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I’ve grown up believing that you should not speak ill of anyone, but then, I don’t lie, either. The subject of this blog is Kent Hovind, or ‘Dr. Dino’; a man that, without ever having met, I completely loathe. No, it goes beyond that, and I will now tell you why.

Yesterday, I downloaded a debate that was made available on the Infidel Guy website between Mr. Kent Hovind and Dr. Massimo Pigliucci which originally aired in 2001. Dr. Pigliucci most ably defended evolution with a great deal more patience than I would have had. I have little patience for stupidity (which is why I never found ‘Friends’ funny at all) and have to fight the urge to stop my hand from smacking topside of the head anyone suffering from this all too common affliction. Mr. Hovind would receive a great deal less gentle attention in my presence.

It is apparent that Mr. Hovind is unhappy at being called ‘Mr.’ and feels that his ‘degree’ from an unaccredited university demands that the title ‘Dr.’ be used when addressing him:

‘… I have a doctor’s degree also, though it’s not from an accredited university but I don’t think that matters…’ 

What the….? Under this concept anyone getting a mail order PhD would then have to be given the title of ‘Dr.’ I will not make a mockery of my profession by addressing him as such. A look at his so-called PhD thesis has shown its many shortcomings, and it is doubtful it would have passed muster in the eyes of a real examination committee (Read: it’s joke degree, dufus).

His beliefs are straightforward enough:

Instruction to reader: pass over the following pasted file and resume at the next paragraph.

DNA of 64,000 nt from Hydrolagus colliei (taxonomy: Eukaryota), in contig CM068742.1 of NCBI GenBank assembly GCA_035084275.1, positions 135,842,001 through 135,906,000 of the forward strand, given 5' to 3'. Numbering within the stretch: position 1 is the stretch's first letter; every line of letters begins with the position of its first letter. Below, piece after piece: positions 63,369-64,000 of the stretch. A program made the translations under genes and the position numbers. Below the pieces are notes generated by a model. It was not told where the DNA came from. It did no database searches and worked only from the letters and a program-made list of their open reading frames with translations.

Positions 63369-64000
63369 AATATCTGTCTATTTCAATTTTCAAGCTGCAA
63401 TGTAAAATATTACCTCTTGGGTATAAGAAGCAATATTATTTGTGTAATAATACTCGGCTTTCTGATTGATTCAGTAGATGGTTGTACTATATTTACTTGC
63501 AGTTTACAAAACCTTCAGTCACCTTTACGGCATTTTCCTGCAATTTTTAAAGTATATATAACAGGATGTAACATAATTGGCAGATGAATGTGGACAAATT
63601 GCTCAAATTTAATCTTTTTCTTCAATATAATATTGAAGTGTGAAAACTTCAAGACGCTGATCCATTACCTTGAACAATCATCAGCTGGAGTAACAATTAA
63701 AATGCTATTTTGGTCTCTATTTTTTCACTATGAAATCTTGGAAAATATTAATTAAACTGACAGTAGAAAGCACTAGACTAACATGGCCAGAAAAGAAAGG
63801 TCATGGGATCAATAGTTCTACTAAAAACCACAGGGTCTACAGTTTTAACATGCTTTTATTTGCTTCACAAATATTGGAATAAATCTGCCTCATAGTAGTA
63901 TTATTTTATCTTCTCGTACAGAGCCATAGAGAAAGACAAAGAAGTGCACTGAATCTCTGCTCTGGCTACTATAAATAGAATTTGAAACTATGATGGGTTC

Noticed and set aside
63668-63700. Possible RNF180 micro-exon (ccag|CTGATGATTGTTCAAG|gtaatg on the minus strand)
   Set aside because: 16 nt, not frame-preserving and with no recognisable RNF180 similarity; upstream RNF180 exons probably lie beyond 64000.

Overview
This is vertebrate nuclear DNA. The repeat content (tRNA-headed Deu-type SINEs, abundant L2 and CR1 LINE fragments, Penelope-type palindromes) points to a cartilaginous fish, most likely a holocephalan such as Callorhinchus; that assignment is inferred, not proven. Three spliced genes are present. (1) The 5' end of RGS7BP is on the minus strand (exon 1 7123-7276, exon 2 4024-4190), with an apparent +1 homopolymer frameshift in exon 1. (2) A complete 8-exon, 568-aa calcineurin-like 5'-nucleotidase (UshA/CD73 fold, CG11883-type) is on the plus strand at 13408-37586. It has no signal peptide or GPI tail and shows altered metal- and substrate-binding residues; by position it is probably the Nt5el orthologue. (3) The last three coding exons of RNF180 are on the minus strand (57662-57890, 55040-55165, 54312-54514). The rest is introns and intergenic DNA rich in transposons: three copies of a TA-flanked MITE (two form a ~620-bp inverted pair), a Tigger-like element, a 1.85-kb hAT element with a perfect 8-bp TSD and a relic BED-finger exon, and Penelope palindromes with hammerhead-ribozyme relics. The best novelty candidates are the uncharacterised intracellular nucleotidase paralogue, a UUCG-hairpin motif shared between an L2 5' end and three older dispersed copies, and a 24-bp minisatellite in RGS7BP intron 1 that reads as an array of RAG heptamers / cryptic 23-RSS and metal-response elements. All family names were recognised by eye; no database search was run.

‘…the bible is literally true, it’s scientifically accurate, the Earth is not billions of years old…’ 

The bible is scientifically accurate? Only if you have severe cataracts and selective hearing loss. I won’t go into it here, but if you’d like to see a (very long) list of biblical science blunders I will direct your attention to here.

He makes no bones about how he feels about ToE:

‘The Evolution Theory that is taught in our schools is the dumbest idea in the history of humanity and is bolstered up by lies that have been proven wrong over many years.’ 

He points to the apparent gill slits observable in human embryoes as incorrectly being evidence of our piscean past still in textbooks. He’s right. But errors like this have long since been abandoned, though textbooks sometimes contain (and propogate) these errors, and there is certainly a need for editing in the interests of accuracy. But how this relates to the validity of ToE, the central tenets of which have remained essentially unaltered and validated over the last 150 years, is beyond me. I’m all for correcting mistakes or modifying theories in light of new data. It’s a strength of Science that it can accomodate new ideas, not a weakness. Religious dogma, on the other hand….

But it is his claim that the Theory of Evolution (ToE) is a religion that is so bizarre and at best overreaching:

‘The evolutionists Believe [sic]… that the universe came into existence without a designer; they Believe that life got started without a designer or a creator (or whatever you want to call god); they Believe that life forms change into different types of life forms over time. None of it’s been observed. Dogs produce dogs. Now if you want to Believe that a dog came from a rock 4.6 billion years ago, which is precisely what evolution teaches if you boil away all the fluff and the feathers, then you are welcome to Believe that. But you are taking that totally on faith. You have never seen, and nobody has ever seen life come from nonliving material; you have never seen any planet or star or universe create itself from nothing; you have never seen an animal produce a different kind of animal. You take all these things on faith, you Believe them. So, yes, it’s very much a religion….’